UCSB played an important role in revealing how illness-linked genetic variation affects neurons. Scientific consensus holds that most major mental disorders, such as schizophrenia, are genetically rooted diseases of synapses, the connections between neurons in the brain. New research has demonstrated how a rare mutation in a suspect gene corrupts the on-off switches of dozens of other genes underlying these connections in patients’ cells. The study appears online in the current issue of the journal Nature and was co-authored by MCDB’s Ken Kosik and members of his Molecular and Cellular Neurobiology Lab.
Sophomores and juniors selected for UCSB's Research Mentorship Program are spending six weeks this summer studying stem cells
About 70 high school students from Santa Barbara County — and far beyond — crowded into the Hatlen Theater at UC Santa Barbara this week, bright-eyed and waiting for a stimulating talk about the latest brain control research.
Dr. Denise Montell is the Duggan Professor of Molecular, Cellular, and Developmental Biology at the University of California, Santa Barbara. She received her PhD in Neuroscience from Stanford University, and afterwards completed an American Cancer Society postdoctoral fellowship at the Carnegie Institute of Science. She served as a faculty member at the Carnegie Institute and Johns Hopkins University before joining the faculty at UC Santa Barbara. Denise is with us today to tell us about her journey through life and science.
Kosik and collaborators simulate the benefits of a hypothetical megafund devoted to Alzheimer’s therapeutics
Britney Pennington is a PhD candidate in BioMolecular Science & Engineering. She received Bachelor’s degrees in both Molecular Biology and Biochemistry from the Florida Institute of Technology in 2008. She has served as a Teaching Assistant for General Biochemistry, Neurobiology II, and Introductory Biology laboratory, and volunteered as a TA for Stem Cell Biology in Health & Disease. She is noted not only as an excellent teacher by her students, but also as an accomplished and motivated researcher by her faculty colleagues. As one of her faculty references states, “In my 25 years at UCSB, she ranks at the very top in terms of teaching ability and enthusiasm for science education and teaching. She is also an intelligent and capable researcher with a strong and passionate commitment to science, and she is already making an impact on the field. She is one of a kind!”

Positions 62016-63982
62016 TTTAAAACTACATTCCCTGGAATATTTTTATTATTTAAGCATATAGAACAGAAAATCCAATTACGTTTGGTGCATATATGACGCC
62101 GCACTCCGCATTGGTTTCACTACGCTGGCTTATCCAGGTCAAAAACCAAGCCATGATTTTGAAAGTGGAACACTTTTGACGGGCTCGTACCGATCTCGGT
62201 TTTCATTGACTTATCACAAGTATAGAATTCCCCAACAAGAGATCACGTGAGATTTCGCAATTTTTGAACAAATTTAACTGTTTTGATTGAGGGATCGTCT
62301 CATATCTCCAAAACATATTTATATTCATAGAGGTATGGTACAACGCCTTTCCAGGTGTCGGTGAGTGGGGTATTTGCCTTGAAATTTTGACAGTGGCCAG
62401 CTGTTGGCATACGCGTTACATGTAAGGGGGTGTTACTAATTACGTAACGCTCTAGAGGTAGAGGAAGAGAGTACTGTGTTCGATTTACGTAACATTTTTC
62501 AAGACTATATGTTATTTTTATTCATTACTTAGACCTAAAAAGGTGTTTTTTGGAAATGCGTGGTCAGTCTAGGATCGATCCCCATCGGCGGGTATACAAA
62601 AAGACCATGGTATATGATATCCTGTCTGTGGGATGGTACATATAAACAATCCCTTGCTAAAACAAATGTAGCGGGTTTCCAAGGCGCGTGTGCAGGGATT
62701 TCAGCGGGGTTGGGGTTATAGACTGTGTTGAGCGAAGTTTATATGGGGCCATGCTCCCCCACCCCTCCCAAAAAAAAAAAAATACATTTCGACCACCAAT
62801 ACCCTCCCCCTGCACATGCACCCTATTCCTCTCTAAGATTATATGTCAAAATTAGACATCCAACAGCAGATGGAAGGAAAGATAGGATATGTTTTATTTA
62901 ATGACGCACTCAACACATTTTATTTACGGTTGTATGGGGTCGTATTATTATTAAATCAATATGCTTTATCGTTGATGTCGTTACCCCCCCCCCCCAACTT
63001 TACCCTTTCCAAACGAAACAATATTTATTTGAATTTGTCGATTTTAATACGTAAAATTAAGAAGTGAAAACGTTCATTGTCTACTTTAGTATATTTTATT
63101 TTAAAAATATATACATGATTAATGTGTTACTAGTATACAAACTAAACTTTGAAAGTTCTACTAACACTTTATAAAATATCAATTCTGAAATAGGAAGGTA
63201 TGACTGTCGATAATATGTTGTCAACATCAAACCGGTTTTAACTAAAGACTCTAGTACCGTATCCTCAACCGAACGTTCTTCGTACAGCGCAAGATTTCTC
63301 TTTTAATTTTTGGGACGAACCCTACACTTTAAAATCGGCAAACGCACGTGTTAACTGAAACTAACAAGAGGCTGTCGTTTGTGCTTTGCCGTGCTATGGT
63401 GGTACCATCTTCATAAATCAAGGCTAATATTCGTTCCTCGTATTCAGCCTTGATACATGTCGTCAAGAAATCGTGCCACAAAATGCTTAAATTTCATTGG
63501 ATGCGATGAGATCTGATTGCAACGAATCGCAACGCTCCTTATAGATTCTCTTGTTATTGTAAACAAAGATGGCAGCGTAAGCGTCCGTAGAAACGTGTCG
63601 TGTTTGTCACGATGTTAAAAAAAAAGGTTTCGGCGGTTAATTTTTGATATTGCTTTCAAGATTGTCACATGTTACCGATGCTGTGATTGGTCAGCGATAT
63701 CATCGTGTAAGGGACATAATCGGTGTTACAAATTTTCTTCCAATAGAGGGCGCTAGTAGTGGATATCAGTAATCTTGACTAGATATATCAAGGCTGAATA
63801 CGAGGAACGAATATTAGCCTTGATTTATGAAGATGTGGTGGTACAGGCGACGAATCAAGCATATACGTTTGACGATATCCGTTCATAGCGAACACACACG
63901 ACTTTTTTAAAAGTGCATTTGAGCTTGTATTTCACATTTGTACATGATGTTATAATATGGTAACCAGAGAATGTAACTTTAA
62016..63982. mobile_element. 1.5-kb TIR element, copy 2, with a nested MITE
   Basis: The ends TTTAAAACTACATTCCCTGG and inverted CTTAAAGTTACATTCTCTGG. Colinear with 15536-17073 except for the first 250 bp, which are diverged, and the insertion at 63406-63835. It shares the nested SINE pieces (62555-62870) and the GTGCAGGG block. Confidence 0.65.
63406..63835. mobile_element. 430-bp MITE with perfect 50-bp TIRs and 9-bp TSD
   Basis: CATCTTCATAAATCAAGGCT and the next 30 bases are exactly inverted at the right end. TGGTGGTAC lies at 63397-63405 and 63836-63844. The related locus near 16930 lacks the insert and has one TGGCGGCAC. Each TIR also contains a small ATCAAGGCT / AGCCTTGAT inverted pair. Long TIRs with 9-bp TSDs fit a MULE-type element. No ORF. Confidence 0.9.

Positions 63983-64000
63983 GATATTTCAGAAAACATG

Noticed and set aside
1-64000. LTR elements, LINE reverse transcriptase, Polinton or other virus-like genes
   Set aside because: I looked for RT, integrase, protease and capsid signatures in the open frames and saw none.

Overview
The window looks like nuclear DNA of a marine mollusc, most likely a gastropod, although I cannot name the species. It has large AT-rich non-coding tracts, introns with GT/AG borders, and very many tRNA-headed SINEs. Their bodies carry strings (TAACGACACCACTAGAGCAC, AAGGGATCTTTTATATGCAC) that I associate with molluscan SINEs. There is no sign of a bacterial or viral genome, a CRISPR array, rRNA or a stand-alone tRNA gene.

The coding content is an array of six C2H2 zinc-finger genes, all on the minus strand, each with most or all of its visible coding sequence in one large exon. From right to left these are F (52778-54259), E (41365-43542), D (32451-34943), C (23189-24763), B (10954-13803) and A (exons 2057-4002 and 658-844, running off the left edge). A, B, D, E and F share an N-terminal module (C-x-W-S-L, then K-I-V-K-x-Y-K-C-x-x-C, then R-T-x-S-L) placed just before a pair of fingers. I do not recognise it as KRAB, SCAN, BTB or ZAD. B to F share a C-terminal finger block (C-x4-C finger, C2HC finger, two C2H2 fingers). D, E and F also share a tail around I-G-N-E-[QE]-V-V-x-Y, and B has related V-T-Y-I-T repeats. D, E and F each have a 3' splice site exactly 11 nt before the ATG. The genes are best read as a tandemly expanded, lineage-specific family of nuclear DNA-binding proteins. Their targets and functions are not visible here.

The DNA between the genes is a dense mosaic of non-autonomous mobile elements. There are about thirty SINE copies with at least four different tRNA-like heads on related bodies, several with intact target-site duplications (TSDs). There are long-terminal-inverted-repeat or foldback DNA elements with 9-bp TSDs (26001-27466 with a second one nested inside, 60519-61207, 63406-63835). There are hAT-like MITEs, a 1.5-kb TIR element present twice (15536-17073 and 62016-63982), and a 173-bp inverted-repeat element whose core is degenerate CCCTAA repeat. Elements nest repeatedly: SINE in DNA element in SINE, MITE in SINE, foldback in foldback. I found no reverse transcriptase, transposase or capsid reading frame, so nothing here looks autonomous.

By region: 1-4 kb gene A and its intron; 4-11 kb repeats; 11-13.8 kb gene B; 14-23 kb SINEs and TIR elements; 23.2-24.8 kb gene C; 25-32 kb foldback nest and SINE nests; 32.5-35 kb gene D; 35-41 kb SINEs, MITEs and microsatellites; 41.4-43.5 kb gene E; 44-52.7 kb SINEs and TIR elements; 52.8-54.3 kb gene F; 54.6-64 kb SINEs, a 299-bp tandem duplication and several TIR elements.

Imagine being an undergraduate student surrounded by the intensive scientific research activity of a world-class research university and experiencing the close engagement and intimate atmosphere of a small liberal arts college. A $1.5 million award from the Howard Hughes Medical Institute (HHMI) to UC Santa Barbara will make that experience possible for biology students.
What do sled dogs and cell clusters have in common? According to research by MCDB’s Denise Montell, they both travel in groups and need a leader to make sure they all follow in the same direction. Montell, Duggan Professor of Molecular Cellular and Developmental Biology, and colleagues worked on three independent projects involving E-cadherin, a protein found in epithelial cells throughout the body. The researchers used fruit-fly ovaries to uncover the role played by E-cadherin in collective cell migration. Their findings are reported today in the journal Cell.
New research by MCDB’s Kenneth S. Kosik, Harriman Professor of Neuroscience, reveals some very unique evolutionary innovations in the primate brain. In a study published online today in the journal Neuron, Kosik and colleagues describe the role of microRNAs — so named because they contain only 22 nucleotides — in a portion of the brain called the outer subventricular zone (OSVZ). These microRNAs belong to a special category of noncoding genes, which prevent the formation of proteins.
With the discovery of a novel cell process called anastasis, UC Santa Barbara biologist Denise Montell has taken a giant step forward in developing fundamentally new approaches to regenerative medicine. Her research, which holds promise in establishing revolutionary therapies for the treatment of heart disease, degenerative diseases and cancer, has received a huge boost in the form of a $1 million grant from the W.M. Keck Foundation. “The scope of the project is huge because this is a brand-new cellular process about which we know nothing,” said Montell, the Duggan Professor of Molecular, Cellular and Developmental Biology at UCSB. “We have to learn everything. It’s basically starting a whole new field.”
UCSB researcher tracks source of inherited gene mutation to a single founder dating from early Habsburg Spain.
The age and origin of the E280A gene mutation responsible for early-onset Alzheimer’s in a Colombian family with an unusually high incidence of the disease has been traced to a single founder dating from the 16th century.
Kenneth S. Kosik, Harriman Professor in Neuroscience at UC Santa Barbara and co-director of the campus’s Neuroscience Research Institute (NRI), conducted the study. The findings appear in the journal Alzheimer’s & Dementia.